New Braunfels Herald Zeitung, January 20, 1984, Page 6

New Braunfels Herald Zeitung

January 20, 1984

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Issue date: Friday, January 20, 1984

Pages available: 32

Previous edition: Thursday, January 19, 1984

Next edition: Sunday, January 22, 1984 - Used by the World's Finest Libraries and Institutions

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Publication name: New Braunfels Herald Zeitung

Location: New Braunfels, Texas

Pages available: 318,726

Years available: 1952 - 2013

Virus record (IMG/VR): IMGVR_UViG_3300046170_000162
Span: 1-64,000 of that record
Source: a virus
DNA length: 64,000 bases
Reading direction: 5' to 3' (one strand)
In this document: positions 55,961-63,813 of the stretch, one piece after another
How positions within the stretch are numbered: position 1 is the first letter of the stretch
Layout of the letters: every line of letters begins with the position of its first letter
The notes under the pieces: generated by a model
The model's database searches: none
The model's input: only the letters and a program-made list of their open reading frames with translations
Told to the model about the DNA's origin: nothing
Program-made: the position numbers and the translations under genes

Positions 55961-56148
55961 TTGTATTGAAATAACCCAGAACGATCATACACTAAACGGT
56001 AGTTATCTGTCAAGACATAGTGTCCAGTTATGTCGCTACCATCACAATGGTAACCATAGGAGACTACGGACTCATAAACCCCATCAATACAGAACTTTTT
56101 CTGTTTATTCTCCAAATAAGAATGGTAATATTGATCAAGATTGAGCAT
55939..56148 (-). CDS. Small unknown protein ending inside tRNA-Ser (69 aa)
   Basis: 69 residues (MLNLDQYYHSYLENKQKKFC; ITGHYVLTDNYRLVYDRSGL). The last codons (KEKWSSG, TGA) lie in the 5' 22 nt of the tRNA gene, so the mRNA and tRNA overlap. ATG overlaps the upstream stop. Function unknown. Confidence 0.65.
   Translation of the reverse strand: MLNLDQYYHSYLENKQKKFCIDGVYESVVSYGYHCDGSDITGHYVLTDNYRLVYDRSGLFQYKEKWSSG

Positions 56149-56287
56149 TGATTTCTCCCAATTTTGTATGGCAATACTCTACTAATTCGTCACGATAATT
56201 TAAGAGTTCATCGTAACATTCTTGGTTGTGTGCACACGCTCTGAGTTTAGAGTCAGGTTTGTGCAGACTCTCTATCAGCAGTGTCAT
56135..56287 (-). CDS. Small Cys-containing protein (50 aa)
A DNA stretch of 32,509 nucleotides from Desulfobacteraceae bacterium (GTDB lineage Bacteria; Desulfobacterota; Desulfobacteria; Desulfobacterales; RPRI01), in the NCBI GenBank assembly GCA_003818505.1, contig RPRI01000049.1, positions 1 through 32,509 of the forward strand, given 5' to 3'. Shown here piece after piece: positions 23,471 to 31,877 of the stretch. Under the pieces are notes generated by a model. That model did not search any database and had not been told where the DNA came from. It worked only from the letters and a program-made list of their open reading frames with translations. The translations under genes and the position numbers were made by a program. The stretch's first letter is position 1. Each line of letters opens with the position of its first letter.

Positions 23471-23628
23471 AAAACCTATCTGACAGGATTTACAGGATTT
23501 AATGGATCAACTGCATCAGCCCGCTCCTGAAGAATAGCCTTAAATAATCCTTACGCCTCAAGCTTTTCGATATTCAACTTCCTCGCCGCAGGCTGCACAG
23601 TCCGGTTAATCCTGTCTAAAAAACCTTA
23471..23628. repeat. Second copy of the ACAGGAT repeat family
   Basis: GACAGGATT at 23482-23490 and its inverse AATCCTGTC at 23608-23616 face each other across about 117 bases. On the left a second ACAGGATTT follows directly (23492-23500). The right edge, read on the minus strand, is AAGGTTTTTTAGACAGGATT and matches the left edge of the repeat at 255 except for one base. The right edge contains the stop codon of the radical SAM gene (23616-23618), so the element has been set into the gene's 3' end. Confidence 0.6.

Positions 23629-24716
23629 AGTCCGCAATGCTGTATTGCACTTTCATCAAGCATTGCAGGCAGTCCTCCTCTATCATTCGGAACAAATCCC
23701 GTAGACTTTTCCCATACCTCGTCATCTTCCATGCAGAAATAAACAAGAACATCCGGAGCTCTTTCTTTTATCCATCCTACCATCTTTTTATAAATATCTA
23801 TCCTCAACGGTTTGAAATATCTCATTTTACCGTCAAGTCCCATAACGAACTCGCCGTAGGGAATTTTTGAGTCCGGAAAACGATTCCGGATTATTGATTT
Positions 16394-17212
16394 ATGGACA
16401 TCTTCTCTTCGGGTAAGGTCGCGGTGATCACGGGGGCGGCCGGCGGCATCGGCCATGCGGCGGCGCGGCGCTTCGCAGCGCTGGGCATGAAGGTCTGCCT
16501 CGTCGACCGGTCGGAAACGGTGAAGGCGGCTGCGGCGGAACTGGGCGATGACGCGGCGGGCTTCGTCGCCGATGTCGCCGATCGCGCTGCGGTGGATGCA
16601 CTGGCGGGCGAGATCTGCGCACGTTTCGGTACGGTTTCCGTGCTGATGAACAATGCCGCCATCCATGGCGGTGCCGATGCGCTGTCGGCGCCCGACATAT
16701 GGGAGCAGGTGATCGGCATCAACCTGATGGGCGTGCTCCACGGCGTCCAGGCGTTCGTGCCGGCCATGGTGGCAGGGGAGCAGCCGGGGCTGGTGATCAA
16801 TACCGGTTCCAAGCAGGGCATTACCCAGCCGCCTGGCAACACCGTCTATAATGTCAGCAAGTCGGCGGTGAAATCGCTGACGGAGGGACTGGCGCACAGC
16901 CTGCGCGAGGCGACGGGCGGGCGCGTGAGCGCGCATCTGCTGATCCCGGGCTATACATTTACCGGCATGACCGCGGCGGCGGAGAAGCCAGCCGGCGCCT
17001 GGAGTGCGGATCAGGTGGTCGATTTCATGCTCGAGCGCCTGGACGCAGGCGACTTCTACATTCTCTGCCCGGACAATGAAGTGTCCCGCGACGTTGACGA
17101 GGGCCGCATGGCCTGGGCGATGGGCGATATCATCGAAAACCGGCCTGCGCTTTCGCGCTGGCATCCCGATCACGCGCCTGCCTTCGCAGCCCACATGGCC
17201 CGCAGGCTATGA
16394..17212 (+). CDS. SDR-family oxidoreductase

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New Braunfels Herald Zeitung (Newspaper) - January 20, 1984, New Braunfels, Texas Sports Hwrald-Ztitung Friday, January 20,1964    6 Balanced NB knocks off CHS Start photo by John N Sanmr New Braunfels' Heather Seay fights for a loose ball with Canyon's Nancy Tieken By DAVIO KING Sports editor Thursday night's Canyon-New Braunfels game was a match to write home about. The Unicorns, who won the District 13-4A girls’ basketball game 44-26, could write about their aggressive defense, improved shooting and nifty ballhandling. The Cigarettes could probably write a long letter about what went wrong. “This was (me of those games where we were flat at the wrong time,” Canyon Coach Philip Endicott said. “It’s like when you jump out of a plane thinking you have two parachutes, and you have to pull the ripcord and see the first one doesn’t work to realize you don’t have a second one. “We were flat. We didn’t hit our shots, Leona Soechting got into foul trouble, Stephanie Burch twisted her ankle. We never got cranked up.” The same couldn’t be said for the Unicorns, who came out fired up and stayed that way from beginning to end in the rough-and-tumble struggle. New Braunfels Coach Patsy Davis gave credit to everything from a new defense to a new starting lineup to better shooting. But it may have been the aggressive play of the Unicorns’ presses and 2-1-2 zone defense that made the difference. The Cougarettes could not get the ball inside consistently, and their outside shooting failed them. And there were few chances for followups. “We did a better job of defense,” Davis said. “And we did a lot better job of blocking out than we’ve been doing. They’ve been strung up in practice a lot about that.” Canyon managed only four points in the first quarter and trailed 23-14 at the half. And New Braunfels’ defensive efforts got even better in the third period, when the Cougarettes scored only one field goal and two free throws. New Braunfels was almost as aggressive at the other end of the court. “We used a different starting lineup tonight because my sophomores, most of the time, are a lot more aggressive,” Davis said. “And we shot the ball pretty good tonight.” New Braunfels lineup of sophomores Jana Chafin and Ten Sides, juniors Kim Wright and Sabrina Sanchez and senior Teresa Thomas played almost the entire game, and Sanchez came through with a season-high 16 points. Thomas had 14, but only four in the second half. “We’ve got to learn that T (Thomas) is not going to New Braunfels 44, Canyon 26 Canyon: Stephanie Burch 4-05-8; Kim Rittimann 303 6; Carol Friedel 002-0; Suzie Cuddy 0-2-2 2; Leona Soechting 1-04 2; Nancy Tieken I -2-2-4; Lauren Burch OOI -0; Patty Still 1 -0-0 2; Kelly Landrum OOOO; Sherry Wood 02-1 2. Totals 10021 26. New Braunfels: Teresa Thomas 5-4-2-14; Kim Wright 114-3; Jana Chafin I-I-I-3; Heather Seay 0-000. Debbie Smith 00-1-0; Sabrina Sanchez 044-16; Teri Sides 301 6; Rhonda Reed 0 0-00; Janice Borgfeld 1-002; Dana MillsOOOO. Totals 17 101344. Score by quarters: Canyon    4    10    4    8 — 26 New Braunfels    9    14    14    7-44 JV score — New Braunfels 37, Canyon 34 Smithson Valley 52, Southside 48 Smithson Valley: Julie Cappel 9-3-21; Terri Mooney 2-04; Sandi Bell 2-04; Shatynn McCoy 4-2-10; Tiffany Beene 03-13. Totals 22-8-62. Score by quarters: Smithson Valley    12    16    12    10-52 Southside    13    12    10    13-48 be able to take all the shots because people key on her,” Davis said. “Ten Sides can shoot the ball; Sabrina can shoot it; Jana can shoot those little shots on the side. And that helps our post people.” Burch was Canyon’s leading scorer with eight points, despite limping off the floor with a twisted ankle late in the second quarter. She was back in the second half, but her shot — along with most of the Cougarettes’ shots — were off. Endicott tried just about everything to get Canyon back into the game, including shuffling guards in and out for offensive and defensive situations. But nothing seemed to work for the Cougarettes, who lost to New Braunfels in a district game for the first time since 1982. New Braunfels also won the junior varsity game, 37-34. Rangerettes trimuph SAN ANTONIO — Smithson Valley overcame early foul trouble and held on to defeat Southside 52-48 in a District 26-3A girls’ basketball game Thursday. Julie Cappel, the Rangerettes’ leading scorer, and guard Tiffany Beene both had three fouls in the first quarter, forcing Smithson Valley to abandon its full-court press. Smithson Valley took control of the game in the third quarter, expanding a 28-25 halftime lead to 42-35. Cappel led the Rangerettes with 21 points, while Beene had 13 andShalynn McCoy IO.Longhorns come up short against Razorbacks AUSTIN (AP) — Arkansas Coach Eddie Sutton says he saw two Razorback teams on the basketball court against Texas, one that should have blown the Ixmghorns out and another that kept turning the ball over to them. “Texas deserves a great deal of credit,” said Sutton after Arkansas edged Texas 70-66 Thursday night. “We were hot in the first half and probably should have put the game away. We helped with 14 turnovers in the last 15 minutes. That many turnovers is asking for trouble.” Scott Rose sank two free throws with five seconds left to secure Arkansas’ win in the regionally televised Southwest Conference game. The Razorbacks, now 14-2 for the season and 54) in the conference, quickly overcame an early 5-4 Texas lead, scoring eight points on five Longhorn turnovers and building a 19-5 lead with ll:40 left. The Longhorns, 4-11 for the season and 0*4 in the SWC, missed five straight shots at one point during the Razorback rally. Midway through the period, Texas was able to match Arkansas’ shooting, but could draw no closer than 15 points and trailed at intermission 45-27. An inspired Texas defense held Arkansas to six field goals in the second half, as the ’Horns rallied behind forward Carlton Cooper, who blocked four shots and scored 16 points in the half. But Texas coach Bob Weltlich said he wasn’t happy about the outcome despite the second-half rally. “We didn’t win. But I’m proud of the way we played in the second half. It’s a shame we didn’t do that in the first half,” Weltlich said. “I guess in the second half we just decided to grow up and get more physical,” he said. “This is the best I’ve seen us rebound against a good rebounding team. I sensed in our locker room that our guys were genuinely sorry they didn’t win the game. They felt they could have done some things to win it.” Alvin Robertson led Arkansas scorers with 23 points, all but five of them in the first half. Joe Kleine, the Razorbacks’ leading scorer and rebounder, was held to 15 points and eight rebounds, below his average of 20.5 points a game and IO rebounds. Cooper led Texas with 23 points and Kart Willock added 18.Super Bowl Mad-bomber Raiders face grind-it-out Redskins Plunkett battling back from adversity — again TAMPA, Fla. (AP) — Security has been routinely thick around the training sites of the Washington Redskins and lx>s Angeles Haiders as they prepare for Sunday’s Super Bowl showdown. Officials went so far as to drape the cyclone fence around the Redskins’ practice field with heavy material to discourage intruding eyes, a move    that pleased Washington Coach Joe Gibbs. He’s no more paranoid than any football coach, but Gibbs prefers privacy as he prepares for the big game. If an interloper could peek into their playbooks,    though, there would not be any great surprises in the basic approaches of these two teams. The Redskins    will use the straight-ahead power plunges of 1,006-yard running back John Riggins to take them down the field. That is their style. The Raiders, almost certainly, will use long passes by Jim Plunkett to explore the leaky condition of the Washington secondary, which finished last in the league, allowing more yards through the air than any other team. “We pass before we run,” said Plunkett. “Everytime I drop back, I’m looking for the long pass. ” Plunkett threw for 232 yards against Pittsburgh and 214 against Seattle in LA’s first two playoff victories. The Redskins, although perfectly capable of passing, prefer the ground control game that Riggins can supply. Washington quarterback Joe Theisrnann, the league’s most valuable player and second in passing ratings, said the formula for winning the National Football league championship game is relatively simple. “Every team that wins the Super Bowl has a great running game and a great defense stopping people,” he said. “You control the game with your defense and by running the football." The Redskins’ strategy, then, is simple. Their defense, best in the league against the run, must take the ball away from I ais Angeles and then Riggins must advance it down the field. Riggins comments: “I’m in the perfect situation. I don’t have to block. I don’t have to catch the football. All I have to do is run with it.” And all the Raiders have to do is stop him. But Riggins isn t the only 1,000-yard rusher in this game. LA’s Marcus Allen carried for 1,014 yards and his presence in the backfield could keep the Redskins’ defense honest. And Allen is not a one-dimensional threat. He also caught 68 passes for 590 yards in 15 games.Facts and figures Sop«f Bowl Facts and Figures By The Associated Press AT ST AK I National Football League Championship lo* die Vinca Lombatdi Trophy PARTICIPANTS Los Angeles Ft aiders tAFCi and Washington Redeems INFO This will ba the tool th appearance lot Ilia Fielders in the Soper Bowl and the thud tut Washington SITE Tampa Stadium. Tampa Fla SEATING CAPACITY ll .886 KICKOFF 3 40pm CST NETWORK COVERAGE Radio CBS Radio network over 300 stations Television CBS on 200 stations nationwide, includuig Hawaii arid Alaska, as well as Canada and Medico The American Forces Television Network will beam CBS s signal to military bases in Korea, West Germany. Spam. Italy. Panama, die PhtUtptnes. and Belgium The NFL's international distributor. Trans World Internnational. will supply die game eight countries live and 13 countries un a delayed basis PLAYERS SHARE    Winners $36000 pet man Losers $18,000 per man SUDDEN DEATH    H the game is tied at ■egualtion nine 60 minutes, it will continue in sodden death overtime The team scoring first thy safely held goal, or touchdown! will win Al the end ut regulation playing time, die referee will immediately toss a corn at center field, m accordance with lutes pertaining to die usual pre game toes Ttie captain of Washington (the visiting team! will call the tews Following a three minute intermission adet the end of the regular game, play will continue by 15mmute periods with a two minute intermission bet ween each such overtime period with no tiatftime intermission The teams will change goals between each period, and there will be a two minute warning at the end of each period OFFICIALS There will be seven officials and two alternates apointed by die Com missioner s office TROPHY — The winning team receives permanent possession of die Vince Lombardi Trophy. « sterling silver trophy created bt Tiffany ft Company and presented anually to the winner of the Super Bowl The trophy was named after the late coach Vinca Lombardi of th# two-time Super Bowl champion Green Bay Packers prior to Super Bowl V ATTENDANCE To date 1,400,480 have attended Super Bowl games The largest crowd was 103.985 at Super Bowl XIV. Pasadena CaliforniaPrevious winners Super Bowl Champions By The Associated Press 1967 Green Bay INFU 35. Kansas City tAFL) IO 196B Green Bay (NFL! 33. Oakland (AFL) 14 1969 - New York (AFL) 16 BaKirnote (NFL) 7 1970 - Kansas Cay (AFU 23. Minnesota INFU 7 1971 - Baltimore (AFC! 16. Deltas (NFC) 13 1972    Dallas (NFC! 24. Miami (AFCl 3 1973    Miami (AFC) 14. Washington (NFO 7 1974    Marni (AFCl 24 Minnesota (NFC) 7 1975 Pittsburgh (AFCl 16. Minnesota (NFC) 6 1976    Pittsburgh (AFC) 21 Dallas (NFO 17 1977 - Oakland (AFC) 32. Minnesota INFO 14 1978 Dellas (NFC! 27. Denver (AFC) IO 1979 Pittsburgh (AFC) 36 Dellas (NFC) 31 1980 Pittsburgh I AFG 31. Los Angeles (NFC) 19 1981 Oakland (AFC) 27. Philadelphia (NFC) IO 1982 Sen Francisco (NFC) 26. Cincinnati (AFCl 21 1983 - Washington (NFC) 27. Miami (AFC)MVP's Supai Bowl MVP's By The Associated Press The Most Valuable Players of die 17 Soper Bowl games, as selected by Sport Magazine 1967    Bart Starr, Green Bay 1968    Bart Starr. Green Bay 1969    Joe Nemeth New York    Jets 1970    Leo Dawson. Kansas City 1971 Chuck How ley Danas 1972 Roger Steubach, Dallas 1973 - Jake Scott. Washington 1974 Larry Caonka. Miami 1975 Franco Harris. Pittsburgh 1976 Lynn Swann. Pittsburgh 1977 - Fred BUetmkotf, Oakland 1979 Randy White and Harvey Martin. Danes 1979 Terry Bradshaw. Pittsburgh 1980 - Terry Bradshaw. Pittsburgh 1981 - Jim Plunkett. Oakland 1982 - Joe Montana. San Francisco 1983 - John Riggins. Washington By WILL GRIMSLEY AP Special Correspondent TAMPA, Fie. — Jim Plunkett is, above all else, a survivor. No one perhaps recognizes this more than Plunkett’s opposing field general in the Super Bowl Sunday between the Washington Redskins and Los Angeles Raiders. “When the smoke clears,” said the Redskins* quarterback Joe Theisrnann, “there is Plunkett still standing.” Told of this tribute Thursday, Plunkett was asked what had been his secret for bouncing back so repeatedly after endless setbacks and frustrations. The Raider signal caller’s dark, sphinx-like face hardly changed expression. “I guess,” he replied in almost a muffled whisper, “it’s the way I’ve lived. Nothing has come easy for me. It seems I am always fighting to try to prove myself. “Even now. I feel proud that I have lumped bring the team this far. But that’s not enough. I have to win again. My job is always on the line.” Plunkett began battling the odds ss a youth, his mother blind and his father legally blind but able to grub out a meager existence ss a newspaper stand attendant in a post office. Although he made his way to Stanford University, quar terbacked the football team to a Rose Bowl victory and won the Heisman Trophy, his professional career became a roller coaster of highs and lows. Signed by the New England Patriots as first pick in the 1971 draft, he made Rookie of the Year by throwing a record 19 touchdown passes but, after five knee operations and shoulder injuries, he was traded to the San Francisco 49ers In 1976. There he found he had suddenly lost his passing rhythm. “I was off target completely,” he said, inconsistent.” The 49ers released him in the spring exhibition season in 1978. “I was an ugly mess,” he said. “I couldn’t stand any more heartbreak. I had to get out (rf the game.” Then came the call from the Raiders. For two years he warmed the bench behind Ken Stabler. When Stabler lost favor, the Raiders brought in Dan Pastorini. Plunkett was still a stand-in. They said he had lost the zing in his arm. He wasn’t mobile. He couldn’t gain the confidence of his coaches. Then, in 1980, the big break came.. Pastorini was injured. Plunkett was summoned to cover the emergency. He proceeded to carry the team to the Super Bowl, throw three touchdown passes to beat the Philadelphia Eagles 27-10 and win MYP honors. ;